By PAUL SIDORIAK
From Memorial Day to Labor Day, seldom is an excuse required to fire up the grill and enjoy burgers and hot dogs with friends and family. And for good reason.
They are yummy, affordable, and are widely acceptable, regardless of the occasion. I did a quick web search and found out that Americans on the average consume about 68 hot dogs annually. Burger consumption laps hot dogs in comparison, with the average American eating a burger about three times a week, scoffing down about 150 burgers annually.
As a kid, it just did not seem to get any better than a backyard pool party and the smell of burgers and dogs cooking on the grill. I may not have had all my adult teeth yet, but I did have strict standards if I was going to enjoy the grillables without a fuss.
My burger would need to be consistently cooked through no less than medium well, trending to well done. The bun would have to be relatively proportionate to the size of the burger because I did not care for burger meat without the training wheels of a nice bun, preferably lightly toasted on the grill. If I had to use a condiment, ketchup was acceptable, but mustard was out of the question.
If we got a bag of burgers from the drive-through, they had better not make the mistake of adding such things like vegetables of any kind to my burger or I would contemplate pitching a fit if I thought it would do any good. Otherwise, I would scrape the toppings off as best I could, but as a kid, it’s virtually impossible to scrape off the taste of unwanted mustard.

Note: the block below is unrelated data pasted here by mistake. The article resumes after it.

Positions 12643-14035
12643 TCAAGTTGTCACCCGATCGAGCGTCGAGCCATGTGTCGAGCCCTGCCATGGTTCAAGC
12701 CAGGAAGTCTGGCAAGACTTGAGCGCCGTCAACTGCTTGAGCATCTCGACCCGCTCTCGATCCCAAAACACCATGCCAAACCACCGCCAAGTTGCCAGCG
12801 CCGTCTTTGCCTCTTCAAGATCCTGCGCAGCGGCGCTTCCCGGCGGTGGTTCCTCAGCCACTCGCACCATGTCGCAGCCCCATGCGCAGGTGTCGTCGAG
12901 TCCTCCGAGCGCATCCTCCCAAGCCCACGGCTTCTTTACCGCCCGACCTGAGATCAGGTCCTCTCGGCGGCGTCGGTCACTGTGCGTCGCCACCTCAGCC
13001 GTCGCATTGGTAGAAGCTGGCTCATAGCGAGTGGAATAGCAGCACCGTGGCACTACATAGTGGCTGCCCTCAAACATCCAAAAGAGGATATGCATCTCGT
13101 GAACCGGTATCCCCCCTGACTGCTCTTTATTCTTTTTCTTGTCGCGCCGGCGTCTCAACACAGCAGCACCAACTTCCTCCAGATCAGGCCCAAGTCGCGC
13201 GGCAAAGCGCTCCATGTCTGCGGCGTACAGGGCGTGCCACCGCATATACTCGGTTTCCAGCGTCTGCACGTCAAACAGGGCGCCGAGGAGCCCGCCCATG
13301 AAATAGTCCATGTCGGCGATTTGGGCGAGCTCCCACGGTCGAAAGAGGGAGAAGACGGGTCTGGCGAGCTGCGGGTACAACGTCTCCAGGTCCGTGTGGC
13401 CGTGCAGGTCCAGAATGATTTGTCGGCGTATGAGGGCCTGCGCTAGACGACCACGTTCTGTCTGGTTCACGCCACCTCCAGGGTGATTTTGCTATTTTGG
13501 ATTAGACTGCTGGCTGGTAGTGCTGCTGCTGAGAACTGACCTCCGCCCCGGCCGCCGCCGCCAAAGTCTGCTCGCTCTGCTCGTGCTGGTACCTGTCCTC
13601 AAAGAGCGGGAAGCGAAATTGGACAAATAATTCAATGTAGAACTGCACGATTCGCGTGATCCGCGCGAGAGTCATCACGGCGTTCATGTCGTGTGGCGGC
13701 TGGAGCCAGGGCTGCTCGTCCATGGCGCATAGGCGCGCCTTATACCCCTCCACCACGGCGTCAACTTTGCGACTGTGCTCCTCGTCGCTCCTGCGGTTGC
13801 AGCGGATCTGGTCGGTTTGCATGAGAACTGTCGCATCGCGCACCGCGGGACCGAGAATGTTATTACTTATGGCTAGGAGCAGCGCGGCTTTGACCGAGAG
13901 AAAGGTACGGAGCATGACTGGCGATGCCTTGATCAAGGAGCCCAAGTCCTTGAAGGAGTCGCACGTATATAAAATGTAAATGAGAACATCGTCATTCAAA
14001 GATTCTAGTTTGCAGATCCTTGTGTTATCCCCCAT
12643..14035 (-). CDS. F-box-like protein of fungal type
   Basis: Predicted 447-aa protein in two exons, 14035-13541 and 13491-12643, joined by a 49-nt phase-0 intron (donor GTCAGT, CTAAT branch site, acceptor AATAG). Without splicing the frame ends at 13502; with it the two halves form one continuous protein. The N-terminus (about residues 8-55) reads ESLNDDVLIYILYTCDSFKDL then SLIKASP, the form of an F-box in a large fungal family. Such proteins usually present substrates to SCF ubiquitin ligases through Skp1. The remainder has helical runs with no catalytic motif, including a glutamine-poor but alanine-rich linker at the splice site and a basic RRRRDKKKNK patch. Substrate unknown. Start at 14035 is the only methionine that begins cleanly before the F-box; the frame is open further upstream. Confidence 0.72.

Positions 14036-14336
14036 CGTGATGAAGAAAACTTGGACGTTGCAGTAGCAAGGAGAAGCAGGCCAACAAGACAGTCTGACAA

I was no less fussy about hot dogs. My parents would order them (or make them) with “the works.” Apparently, “the works” was something everyone knew about, but I must have been absent that day when it was taught at summer swimming lessons.
In New England, the works turned out to be simply mustard, relish, and sauerkraut. I did not learn until later in life, but my hot dog condiment of choice – ketchup – was almost sacrileges to order on a dog. Fortunately, my parents protected me from ridicule at the hot-dog stand from the guys on the grill with paper hats.
I am not as fussy anymore about the toppings of my burgers and dogs. But I am still nostalgic about the fun memories that the simple meal evoked. I wondered how I could put the fun back into burgers and dogs and this is what I came up with:
I was never a fan of cheeseburgers as a kid, but do enjoy them today. I thought that if I put the cheese on the inside of the burger it would make for a fun surprise. I tried to make stuffed cheeseburgers a few months ago, but somehow I did not get the effect I desired.
This time, I tried a new method for stuffing the burgers that I kind of improvised. I took freshly ground beef and weighed it out into quarter-pound portions. I could not figure out how I would stuff the burger while keeping the traditionally round shape. Scouring my cabinets for anything that resembled a burger shape, I robotically grabbed a medium-sized ramekin, and packed half of the burger meat into the bottom of it without thinking. I must have figured I could form two patties that way and then make a meat sandwich around the cheese.